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International Socialism, Summer 1962


James Buchanan

The Lanark Tradition


From International Socialism (1st series), No.9, Summer 1962, p.33.
Thanks to Ted Crawford & the late Will Fancy.
Marked up by Einde O’Callaghan for ETOL.


The Third Statistical Account of Scotland: The County of Lanark
George Thomson (ed.)
Collins. 42s.

The first two Accounts of Scotland were compiled about 1790 and 1840, and the third, now being issued, will bring up to date the detailed description, in words and figures, of every county in Scotland.

This volume gives a clear account of modern Lanarkshire: the southern part hilly, sparsely populated and largely agricultural; the north crowded and heavily industrialized. It also describes the development of the county since the time of the Second Account (c. 1840): the great expansion of coal and iron industry; the depression when the rich local deposits were worked out; and the slow, painful change to a modern economy.

Lanarkshire was naturally a centre of radical, and socialist activity. New Lanark was the scene of Robert Owen’s experiment, and there was a later attempt to found a socialistic community at Orbiston. At Strathaven there is still an annual demonstration in memory of Purly Wilson who was hanged after the Radical rising of 1820. As early as that small miners’ unions were common in spite of the Combination Acts, and one of the oldest existing co-operative societies, the Larkhall Victualling Society, was founded over 20 years before the Rochdale pioneers. Lanarkshire was the home of four great socialist leaders: Alexander MacDonald, the first miners’ MP; Keir Hardie; Bob Smillie, who lived at Larkhall though he was born in Belfast; and William Small, less famous than the others but a great teacher and organizer. Some radical tradition is left, for even now 6 of the 7 constituencies return Labour MPs.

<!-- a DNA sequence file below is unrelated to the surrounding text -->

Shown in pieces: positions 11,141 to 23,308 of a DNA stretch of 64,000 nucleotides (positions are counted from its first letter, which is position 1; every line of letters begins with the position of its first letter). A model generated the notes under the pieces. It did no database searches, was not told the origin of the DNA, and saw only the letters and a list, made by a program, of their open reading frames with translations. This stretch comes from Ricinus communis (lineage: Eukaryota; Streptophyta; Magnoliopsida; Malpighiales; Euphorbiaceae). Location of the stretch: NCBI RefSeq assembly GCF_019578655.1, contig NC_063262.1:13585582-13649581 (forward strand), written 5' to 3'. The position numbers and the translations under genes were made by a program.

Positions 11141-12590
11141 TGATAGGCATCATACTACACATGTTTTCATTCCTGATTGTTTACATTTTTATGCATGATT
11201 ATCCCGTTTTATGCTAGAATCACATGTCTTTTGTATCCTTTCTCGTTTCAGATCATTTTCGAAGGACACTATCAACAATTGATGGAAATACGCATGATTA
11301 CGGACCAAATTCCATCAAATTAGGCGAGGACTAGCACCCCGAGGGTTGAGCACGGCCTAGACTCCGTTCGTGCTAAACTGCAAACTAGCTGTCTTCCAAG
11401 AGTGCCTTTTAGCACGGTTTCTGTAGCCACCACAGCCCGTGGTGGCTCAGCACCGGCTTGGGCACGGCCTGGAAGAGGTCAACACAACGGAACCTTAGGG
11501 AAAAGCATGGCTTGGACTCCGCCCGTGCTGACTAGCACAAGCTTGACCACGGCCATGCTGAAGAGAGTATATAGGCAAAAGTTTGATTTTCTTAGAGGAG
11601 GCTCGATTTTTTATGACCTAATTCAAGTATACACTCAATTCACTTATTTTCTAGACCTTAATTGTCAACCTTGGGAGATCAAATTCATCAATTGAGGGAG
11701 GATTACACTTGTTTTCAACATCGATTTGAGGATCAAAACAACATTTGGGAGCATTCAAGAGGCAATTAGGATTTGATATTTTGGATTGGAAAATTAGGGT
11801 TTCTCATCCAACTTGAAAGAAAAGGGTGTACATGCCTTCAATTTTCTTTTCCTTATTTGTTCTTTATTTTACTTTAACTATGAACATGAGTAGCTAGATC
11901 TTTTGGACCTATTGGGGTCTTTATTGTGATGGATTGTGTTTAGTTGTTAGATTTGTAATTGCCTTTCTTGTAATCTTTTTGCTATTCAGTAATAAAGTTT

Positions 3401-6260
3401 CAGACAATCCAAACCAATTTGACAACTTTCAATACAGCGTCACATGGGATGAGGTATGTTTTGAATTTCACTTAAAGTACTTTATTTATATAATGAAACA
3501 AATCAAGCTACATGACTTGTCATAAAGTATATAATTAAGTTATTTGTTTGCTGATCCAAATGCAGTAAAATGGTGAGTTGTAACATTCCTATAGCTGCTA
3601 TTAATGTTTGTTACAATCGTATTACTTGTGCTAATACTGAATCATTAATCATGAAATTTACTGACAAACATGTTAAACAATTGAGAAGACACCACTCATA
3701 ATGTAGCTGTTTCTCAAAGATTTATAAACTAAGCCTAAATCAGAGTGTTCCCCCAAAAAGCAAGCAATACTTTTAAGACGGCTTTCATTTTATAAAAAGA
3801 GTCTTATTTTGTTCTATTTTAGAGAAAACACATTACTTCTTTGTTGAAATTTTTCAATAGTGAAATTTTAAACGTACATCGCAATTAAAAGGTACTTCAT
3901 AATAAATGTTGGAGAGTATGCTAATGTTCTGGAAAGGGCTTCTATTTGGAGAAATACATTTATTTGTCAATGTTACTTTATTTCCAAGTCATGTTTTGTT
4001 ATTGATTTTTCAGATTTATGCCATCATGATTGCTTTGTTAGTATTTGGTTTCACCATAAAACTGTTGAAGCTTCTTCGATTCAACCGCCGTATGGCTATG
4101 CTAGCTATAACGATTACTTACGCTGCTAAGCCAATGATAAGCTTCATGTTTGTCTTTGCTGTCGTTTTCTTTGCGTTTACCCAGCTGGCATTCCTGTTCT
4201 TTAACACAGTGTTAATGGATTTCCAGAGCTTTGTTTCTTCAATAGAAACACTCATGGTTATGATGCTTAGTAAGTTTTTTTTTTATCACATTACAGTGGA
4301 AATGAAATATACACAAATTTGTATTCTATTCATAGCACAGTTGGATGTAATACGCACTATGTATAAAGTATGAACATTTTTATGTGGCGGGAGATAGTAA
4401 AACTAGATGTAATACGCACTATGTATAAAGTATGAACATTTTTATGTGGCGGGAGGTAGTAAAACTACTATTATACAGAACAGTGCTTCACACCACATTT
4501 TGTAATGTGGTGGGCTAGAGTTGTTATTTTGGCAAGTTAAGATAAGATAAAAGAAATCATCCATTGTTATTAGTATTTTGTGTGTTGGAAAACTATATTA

This volume, like the others in the series, is an invaluable work of reference for sociologists, economists and historians. Its value is permanent, and it will remain useful so long as there are people left to consult it. The editor, George Thomson, and his many helpers deserve to be satisfied.

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